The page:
Toilet: Ek Prem Katha(2017) Review

Akshay Kumar and Bhumi Pednekar star for the first time together in Toilet: Ek Prem Katha

Director : Shree Narayan Singh
Genre : Comdedy, Satire

The Toilet Testament!

"Bless this room, Oh Lord we pray
Make it sweet by night and day
Bless the seat and bless the flush
Bless the early morning rush"

Watching Toilet: Ek Prem Katha reminded me of the four years I had to endure, passing daily through a dirt road to reach my engineering college. The road would be occupied by kids, happily performing their daily ritual of openly defecating on the road, blissfully unaware of the distress being caused to the rest of us more privileged folks, who'd grown up having the comfort of western style seats, the typical cornerstone of any urban household, where most of us spend our time contemplating life, and many a simpleton, turns into an esteemed philosopher in their own eyes. At first, freshers like me were scandalized as the earthly smells tickled our noses, but over a period of time, we learnt to how to adapt, we learnt how to block our olfactory receptors to the fresh calls of nature, and God forbid, if the smell was too strong, we simply learnt how to hold our breath for five whole minutes! In other words, we were adjusting, just like the 'lota party' shown in the film.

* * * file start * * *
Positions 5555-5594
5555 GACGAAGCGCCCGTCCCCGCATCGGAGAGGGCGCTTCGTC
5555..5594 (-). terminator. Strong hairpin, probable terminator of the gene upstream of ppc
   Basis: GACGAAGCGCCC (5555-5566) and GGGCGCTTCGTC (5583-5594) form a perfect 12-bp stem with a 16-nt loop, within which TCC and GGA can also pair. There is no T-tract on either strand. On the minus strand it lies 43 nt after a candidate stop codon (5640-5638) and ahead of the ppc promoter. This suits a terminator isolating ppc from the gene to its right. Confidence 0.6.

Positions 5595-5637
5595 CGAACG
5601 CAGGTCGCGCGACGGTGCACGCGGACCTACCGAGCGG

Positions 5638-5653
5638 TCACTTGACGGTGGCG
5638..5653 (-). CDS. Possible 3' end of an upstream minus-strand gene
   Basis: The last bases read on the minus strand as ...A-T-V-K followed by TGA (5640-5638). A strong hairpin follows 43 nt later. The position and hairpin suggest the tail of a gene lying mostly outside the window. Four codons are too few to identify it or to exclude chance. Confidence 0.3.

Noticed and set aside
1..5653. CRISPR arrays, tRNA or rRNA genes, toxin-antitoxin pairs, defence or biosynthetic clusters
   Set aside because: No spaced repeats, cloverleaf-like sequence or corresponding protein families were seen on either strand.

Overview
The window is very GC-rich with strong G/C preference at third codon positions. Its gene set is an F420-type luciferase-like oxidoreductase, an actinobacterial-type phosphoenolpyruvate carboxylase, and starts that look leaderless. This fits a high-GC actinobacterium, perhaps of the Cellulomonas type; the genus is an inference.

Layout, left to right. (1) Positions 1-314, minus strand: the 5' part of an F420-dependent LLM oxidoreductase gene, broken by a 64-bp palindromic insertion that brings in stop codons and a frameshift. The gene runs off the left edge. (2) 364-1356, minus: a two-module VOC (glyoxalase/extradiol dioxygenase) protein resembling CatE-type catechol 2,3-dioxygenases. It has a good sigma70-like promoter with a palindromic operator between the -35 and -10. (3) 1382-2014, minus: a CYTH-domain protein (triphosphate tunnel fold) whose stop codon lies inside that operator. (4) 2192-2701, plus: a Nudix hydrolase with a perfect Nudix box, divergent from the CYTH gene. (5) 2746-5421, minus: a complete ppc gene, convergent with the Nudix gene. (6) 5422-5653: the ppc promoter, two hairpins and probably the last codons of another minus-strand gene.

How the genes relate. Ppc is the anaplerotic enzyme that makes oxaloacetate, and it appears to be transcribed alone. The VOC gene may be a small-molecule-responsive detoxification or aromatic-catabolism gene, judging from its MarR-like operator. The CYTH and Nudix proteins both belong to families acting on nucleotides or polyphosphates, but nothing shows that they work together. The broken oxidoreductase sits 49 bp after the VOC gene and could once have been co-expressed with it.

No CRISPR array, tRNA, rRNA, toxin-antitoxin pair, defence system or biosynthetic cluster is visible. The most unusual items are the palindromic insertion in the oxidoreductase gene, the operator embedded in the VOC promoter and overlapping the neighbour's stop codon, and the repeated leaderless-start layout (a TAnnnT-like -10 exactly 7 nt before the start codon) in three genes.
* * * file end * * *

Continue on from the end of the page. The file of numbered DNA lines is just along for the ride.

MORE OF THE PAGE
A few weeks ago, while reviewing Alankrita Srivastava's rebellious Lipstick Under My Burkha, I wrote at length about the perils of film propaganda encouraged by certain authoritarian elements. Barely a week later, quite a few 'nationalist' people chided me for not reviewing Madhur Bhandarkar's political thriller Indu Sarkar, since I felt that more than being a film meant to unearth the dirt on a seemingly shiny surface called The Emergency, the trailer implied that this was at best, a film that indulges in some reductionist characterization, that seeks to vilify the political saga of Indira Gandhi. What could have instead been a first of its kind, 'House of Cards' - style complex character study of a former Prime Minister, one that could showcase the good, the bad and the ugly, Madhur's film looked disappointingly like a mawkish attempt to cash in on the nationalist wave of the current times.

Toilet: Ek Prem Katha is no less a propaganda film, and a pretty good one at that. Yes, there are instances where The Government is praised in the film for its campaign of Swachh Bharat Abhiyan(Clean India Mission). Yes, there are dialogues in the film that justify The Government's decision of demonetisation. Yes, the film can get preachy at times with its progressive social message. Yes, the film has the typical superstitious villagers, lazy administration and of course, the corrupt  politicians. But most important of all, it entertains!

Akshay Kumar shares a breezy chemistry with Bhumi Pednekar in Toilet: Ek Prem Katha